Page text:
The fourth Sandman book is where you get to meet the entire Endless family in one place – or at least the still active ones. Destiny, the eldest, calls for a family conclave. Desire needles Dream about sentencing Nada (from Book 2: The Doll’s House) to hell for declining his proposal. Death, while attempting to pacify Dream, concedes that he has indeed been unfair to Nada. Stung by this, Dream resolves to go to Hell to bring Nada back.
Dream prepares for his destruction in Hell, anticipating that Lucifer would not have forgiven him for the Choronzon episode (from ‘A Hope in Hell’-Book 1:Preludes & Nocturnes). To his surprise, he finds Hell’s gates open to him and furthermore, Lucifer clearing out Hell. The Devil abdicates his role, locks up Hell and hands over to Dream. Left in charge of the most prized real estate in the psychic world, Dream finds himself being alternated propositioned and threatened by the various factions wanting possession.
Once again, a Sandman story performs a double-act with a narrative that entertains and at a meta level, leaves us with a profound idea – In carrying a grudge, we condemn our loved ones and also ourselves to hell. We aren’t condemned to hell; we condemn ourselves to it. The Devil may be no more than a hapless, twisted aspect of ourselves, struggling from patterns and ultimately falling into it again.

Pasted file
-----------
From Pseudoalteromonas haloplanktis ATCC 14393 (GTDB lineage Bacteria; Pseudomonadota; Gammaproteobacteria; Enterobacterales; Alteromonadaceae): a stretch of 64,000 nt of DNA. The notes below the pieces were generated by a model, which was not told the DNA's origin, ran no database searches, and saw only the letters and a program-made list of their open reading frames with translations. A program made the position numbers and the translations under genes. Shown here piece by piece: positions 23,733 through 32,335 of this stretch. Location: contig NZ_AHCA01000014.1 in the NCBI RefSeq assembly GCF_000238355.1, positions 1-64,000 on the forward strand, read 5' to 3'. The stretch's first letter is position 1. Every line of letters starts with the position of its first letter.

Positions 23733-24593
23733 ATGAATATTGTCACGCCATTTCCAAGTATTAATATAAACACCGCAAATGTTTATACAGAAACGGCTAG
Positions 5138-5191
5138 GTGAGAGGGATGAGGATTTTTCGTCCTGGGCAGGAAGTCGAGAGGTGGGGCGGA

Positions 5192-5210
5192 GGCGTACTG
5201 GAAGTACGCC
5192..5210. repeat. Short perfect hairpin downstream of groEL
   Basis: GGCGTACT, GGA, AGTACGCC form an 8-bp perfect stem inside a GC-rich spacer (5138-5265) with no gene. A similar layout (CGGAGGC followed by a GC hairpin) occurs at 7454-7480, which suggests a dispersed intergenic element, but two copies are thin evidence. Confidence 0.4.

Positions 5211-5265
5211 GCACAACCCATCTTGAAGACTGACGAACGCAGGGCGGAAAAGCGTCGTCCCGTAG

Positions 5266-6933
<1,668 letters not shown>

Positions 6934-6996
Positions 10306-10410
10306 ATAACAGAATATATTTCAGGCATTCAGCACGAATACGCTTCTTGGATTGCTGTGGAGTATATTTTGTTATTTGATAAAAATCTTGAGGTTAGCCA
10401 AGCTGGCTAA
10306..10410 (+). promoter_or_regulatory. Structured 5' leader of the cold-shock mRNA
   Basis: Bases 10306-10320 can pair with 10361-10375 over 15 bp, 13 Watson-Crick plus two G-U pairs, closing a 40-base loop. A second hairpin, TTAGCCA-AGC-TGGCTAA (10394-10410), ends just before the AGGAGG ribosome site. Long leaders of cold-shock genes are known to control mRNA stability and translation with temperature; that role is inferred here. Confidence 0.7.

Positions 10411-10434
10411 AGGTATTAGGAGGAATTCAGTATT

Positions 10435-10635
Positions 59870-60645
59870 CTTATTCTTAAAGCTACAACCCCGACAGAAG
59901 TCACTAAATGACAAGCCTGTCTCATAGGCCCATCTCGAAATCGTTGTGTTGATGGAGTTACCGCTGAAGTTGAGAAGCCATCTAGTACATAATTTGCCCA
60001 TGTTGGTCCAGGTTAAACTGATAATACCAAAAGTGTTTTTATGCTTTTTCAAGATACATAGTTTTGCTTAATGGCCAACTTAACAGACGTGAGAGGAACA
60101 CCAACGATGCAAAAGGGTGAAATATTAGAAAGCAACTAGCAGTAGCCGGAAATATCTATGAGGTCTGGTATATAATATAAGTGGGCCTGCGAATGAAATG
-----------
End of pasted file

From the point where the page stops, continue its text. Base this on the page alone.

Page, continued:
As with the second book, this gritty narrative is interspersed with the spooky but oddly cheerful tale of Charles Rowling, a schoolboy murdered in a bizarre boarding school ritual. The story also ties in with the larger theme of hell.
“I think Hell’s something you carry around with you. Not somewhere you go.”